Copyright © Reed Business Information, a division of Reed Elsevier Inc. All rights reserved.

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Most helpful customer reviews
5.0 out of 5 stars Cindy Sherman: Film Stills May 13 2004
Format:Hardcover
Cindy Sherman's Untitled Film Stills, a series of 69 black-and-white photographs created between 1977 and 1980, is widely seen as one of the most original and influential achievements in recent art.
Was this review helpful to you?
Most Helpful Customer Reviews on Amazon.com (beta)
Amazon.com: 4.6 out of 5 stars  14 reviews
16 of 16 people found the following review helpful
5.0 out of 5 stars This book shows what is great about Cindy Sherman May 2 2006
By Chris Kitze - Published on Amazon.com
Format:Hardcover|Verified Purchase
At first glance, you might see ordinary, banal photos that resemble out takes from studio stills. Look deeper and you will see works of genius that expose a new way of seeing and exploring the inner self that have been highly influential in the art world. This book has the images that started it all for Cindy Sherman and for that reason, you should start with this book if you want to learn about this artist.

Who will like this book? I think just about anyone with an interest in art or photography would consider this a "must have" book for their personal library. Nothing in this book would embarrass you if you gave it as a gift; it is edgy, but not to the point of weirdness. I just gave a copy to my 10-year-old daughter for inspiration and she really enjoyed it (though probably not at the level of an adult). If you are willing to look, this book will reward you.

Like any great artist, she makes it look easy. Her singular vision is apparent in the location selection, "set" design, makeup and costuming. If you have ever tried to do this yourself, you will respect what she has accomplished. The end result is that Ms. Sherman reveals what she wants us to believe are her innermost thoughts and emotions. Like great cinema, these photos achieve true suspension of disbelief and challenge the viewer's own framework of emotional identity. In the end, we believe.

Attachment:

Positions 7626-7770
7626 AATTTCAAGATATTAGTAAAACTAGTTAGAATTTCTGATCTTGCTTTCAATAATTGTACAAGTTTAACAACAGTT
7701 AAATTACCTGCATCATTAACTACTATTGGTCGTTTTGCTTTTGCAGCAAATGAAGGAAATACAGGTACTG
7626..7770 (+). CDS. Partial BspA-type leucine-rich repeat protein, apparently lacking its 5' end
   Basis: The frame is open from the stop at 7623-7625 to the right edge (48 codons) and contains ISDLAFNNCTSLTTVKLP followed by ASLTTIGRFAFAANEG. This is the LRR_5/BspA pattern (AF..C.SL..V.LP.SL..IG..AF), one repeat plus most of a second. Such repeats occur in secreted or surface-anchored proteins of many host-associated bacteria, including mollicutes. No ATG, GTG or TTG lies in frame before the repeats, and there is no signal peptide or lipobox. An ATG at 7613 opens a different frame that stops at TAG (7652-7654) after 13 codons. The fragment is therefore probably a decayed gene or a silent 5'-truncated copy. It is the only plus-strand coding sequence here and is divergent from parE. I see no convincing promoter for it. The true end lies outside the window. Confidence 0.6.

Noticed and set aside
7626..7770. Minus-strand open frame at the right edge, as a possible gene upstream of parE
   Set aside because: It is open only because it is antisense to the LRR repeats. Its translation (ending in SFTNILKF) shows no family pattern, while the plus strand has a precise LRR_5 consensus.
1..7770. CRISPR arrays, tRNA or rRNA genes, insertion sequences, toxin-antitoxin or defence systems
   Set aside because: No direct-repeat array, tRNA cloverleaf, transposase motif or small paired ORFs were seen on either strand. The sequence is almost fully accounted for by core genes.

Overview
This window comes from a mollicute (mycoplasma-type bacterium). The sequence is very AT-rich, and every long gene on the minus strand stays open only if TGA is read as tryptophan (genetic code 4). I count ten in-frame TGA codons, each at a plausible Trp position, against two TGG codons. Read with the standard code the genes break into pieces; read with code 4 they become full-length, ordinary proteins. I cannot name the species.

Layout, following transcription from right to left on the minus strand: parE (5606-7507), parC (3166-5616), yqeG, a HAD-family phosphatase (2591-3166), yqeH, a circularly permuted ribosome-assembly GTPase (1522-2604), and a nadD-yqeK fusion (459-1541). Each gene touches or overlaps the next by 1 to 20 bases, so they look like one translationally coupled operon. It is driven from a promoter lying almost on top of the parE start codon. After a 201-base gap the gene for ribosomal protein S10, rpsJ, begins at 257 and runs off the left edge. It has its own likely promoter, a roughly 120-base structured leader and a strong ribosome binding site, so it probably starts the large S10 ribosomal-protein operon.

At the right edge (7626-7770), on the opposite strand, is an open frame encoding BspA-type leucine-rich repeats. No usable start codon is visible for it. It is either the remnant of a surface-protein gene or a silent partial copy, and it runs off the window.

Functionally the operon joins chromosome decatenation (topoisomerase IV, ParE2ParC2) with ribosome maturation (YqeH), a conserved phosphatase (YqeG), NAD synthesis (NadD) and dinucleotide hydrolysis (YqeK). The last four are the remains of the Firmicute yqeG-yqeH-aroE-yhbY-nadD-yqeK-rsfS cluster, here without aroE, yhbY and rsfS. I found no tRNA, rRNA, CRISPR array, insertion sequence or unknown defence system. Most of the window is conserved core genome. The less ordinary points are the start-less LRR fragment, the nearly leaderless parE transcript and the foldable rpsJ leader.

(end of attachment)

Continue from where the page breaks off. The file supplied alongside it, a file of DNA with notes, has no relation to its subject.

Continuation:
Arguably, these are the best work ever done by Ms. Sherman. One complaint about her newer work is that it seems to continue to retread the same themes and variations. Sure, her newest works are bigger and colorful in keeping with the latest trends in photography -- personally, my favorites are the images in this book. There is a freshness I don't find in her later work. But this human story, like her imagery, will always continue to be explored by artists as long as there are humans to explore.
10 of 12 people found the following review helpful
5.0 out of 5 stars excellent collection May 1 2005
By Rae - Published on Amazon.com
Format:Hardcover
Cindy Sherman's work is inspiring. She's deadly serious about not being serious. This book is a great collection of her Untitled Film Stills collection, which happen to be my favorites in her body of work. Great introductory to her art.
9 of 12 people found the following review helpful
5.0 out of 5 stars beautiful body of work Dec 10 2005
By S. Plourde - Published on Amazon.com
Format:Hardcover
I have to vehemently disagree with the previous review. Art is not all about perfection of technique. Technique helps, but point of view is always more important. Take, for example, Sebastio Salgado's third world portraits - super grainy, not technically perfect, but beautiful. Sherman has created a series of portraits lampooning as film stills that are lighthearted in idea, but in reality are often melancholy and full of life. The content is what's important here, not technique. If you want technically perfect photographs and don't care if there's interesting content, go look at some Ansel Adams landscapes.
2 of 2 people found the following review helpful
5.0 out of 5 stars Great Buy Feb. 21 2006
By L. Grochowski - Published on Amazon.com
Format:Hardcover
This is a GREAT book. The pages are large and sturdy and show off her artwork well. A huge plus is the introduction written by Sherman...it gives you an inside look at some of the stories behind and the inspirations to some of the photographs. The book features a variety of her work through time. It is arranged very well.
1 of 1 people found the following review helpful
5.0 out of 5 stars Untitled Film Stills March 7 2006
By Buffy - Published on Amazon.com
Format:Hardcover
This book along with the "Centerfolds" hardcover exhibition book provide the essential Cindy Sherman images. The film stills presented here are all in black and white, and her next project "Centerfolds" were all in color. Taken together you get the complete picture on Cindy Sherman.